Decision-making is important, not only in organizations, but in everyday life. Decisions are made on a daily basis, some which carry more weight than others, but it is imperative that leaders understand that the decisions made have an effect on individuals, and so there must be accountability for all those involved.

A review of this chapter’s major conclusions, include:

  1. Decision-making is thinking through a process and coming to a consensus. Within organizations, decision-making affects stakeholders (i.e. vendors, customers, employees, shareholders etc.).
  2. Hopefully, leaders choose the best decision out of a set of good options, or attempt to reduce harm from a set of bad options. This is ethical decision-making, so it is not enough to pick just one option, or two options.
  3. The style is dependent on the problem (structured, unstructured, and crisis).  Using the best style that fits the specific problem will render the best results. One tool that can be used within decision-making styles is the role of delegation.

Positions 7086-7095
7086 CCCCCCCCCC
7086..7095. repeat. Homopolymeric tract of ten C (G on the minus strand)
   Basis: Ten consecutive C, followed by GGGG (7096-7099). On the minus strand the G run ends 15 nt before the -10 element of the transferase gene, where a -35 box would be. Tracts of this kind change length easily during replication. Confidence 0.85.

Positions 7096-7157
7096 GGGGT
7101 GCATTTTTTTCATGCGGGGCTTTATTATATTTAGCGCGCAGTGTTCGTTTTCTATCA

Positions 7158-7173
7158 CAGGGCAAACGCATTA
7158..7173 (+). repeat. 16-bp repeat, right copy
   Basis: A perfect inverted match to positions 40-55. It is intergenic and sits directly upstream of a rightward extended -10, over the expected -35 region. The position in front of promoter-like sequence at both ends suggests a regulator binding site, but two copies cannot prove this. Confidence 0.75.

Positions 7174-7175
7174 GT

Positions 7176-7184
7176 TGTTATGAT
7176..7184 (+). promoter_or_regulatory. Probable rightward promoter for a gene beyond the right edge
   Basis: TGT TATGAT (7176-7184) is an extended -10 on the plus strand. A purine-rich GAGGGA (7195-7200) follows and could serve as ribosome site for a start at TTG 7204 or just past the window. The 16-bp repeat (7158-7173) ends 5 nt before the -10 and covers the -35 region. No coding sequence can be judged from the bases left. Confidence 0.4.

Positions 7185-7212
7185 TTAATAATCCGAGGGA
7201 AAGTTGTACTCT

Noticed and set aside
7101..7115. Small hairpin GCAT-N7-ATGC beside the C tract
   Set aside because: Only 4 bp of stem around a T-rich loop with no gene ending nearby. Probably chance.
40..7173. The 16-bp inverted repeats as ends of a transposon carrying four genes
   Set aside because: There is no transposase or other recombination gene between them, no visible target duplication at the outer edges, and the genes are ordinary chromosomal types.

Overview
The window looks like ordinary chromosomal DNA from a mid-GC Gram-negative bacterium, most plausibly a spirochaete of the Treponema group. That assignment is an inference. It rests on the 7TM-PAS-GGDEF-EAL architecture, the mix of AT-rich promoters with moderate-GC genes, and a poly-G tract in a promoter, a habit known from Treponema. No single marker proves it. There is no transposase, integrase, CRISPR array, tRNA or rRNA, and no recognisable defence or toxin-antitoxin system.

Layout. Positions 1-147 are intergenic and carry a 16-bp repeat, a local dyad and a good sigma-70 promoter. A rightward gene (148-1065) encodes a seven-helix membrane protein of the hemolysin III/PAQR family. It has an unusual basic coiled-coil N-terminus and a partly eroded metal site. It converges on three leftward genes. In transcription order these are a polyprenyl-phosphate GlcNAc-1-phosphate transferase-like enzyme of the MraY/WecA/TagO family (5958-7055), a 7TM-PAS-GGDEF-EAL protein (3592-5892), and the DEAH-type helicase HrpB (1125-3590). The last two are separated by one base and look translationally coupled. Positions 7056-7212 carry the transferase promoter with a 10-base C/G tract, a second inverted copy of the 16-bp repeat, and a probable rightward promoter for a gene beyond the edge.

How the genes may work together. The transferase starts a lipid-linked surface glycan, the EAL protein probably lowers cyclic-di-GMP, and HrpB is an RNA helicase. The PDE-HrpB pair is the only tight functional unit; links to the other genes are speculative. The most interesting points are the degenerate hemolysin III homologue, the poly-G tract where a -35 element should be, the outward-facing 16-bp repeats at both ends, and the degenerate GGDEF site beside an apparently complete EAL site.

4. Barriers of bounded rationality, escalation of commitment, time constraints, uncertainty, biases, and conflict can be detrimental to the decision-making process. Being knowledgeable about situations and using that knowledge can help remove barriers.
  5. Teamwork, for the most part is beneficial, depending on the power dynamic.  If too much power is presented, that needs to be evened out to ensure a full collaborative nature.

The building of the decision-making process in groups will be explored in Chapter 9.  Teams, teamwork, and collaboration will be examined. The understanding of how collaboration works within a learning organization, and some effective learning theories associated with collaboration and teamwork will be explored.


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Leadership and Management in Learning Organizations Copyright © by Clayton Smith; Carson Babich; and Mark Lubrick is licensed under a Creative Commons Attribution-NonCommercial-ShareAlike 4.0 International License, except where otherwise noted.

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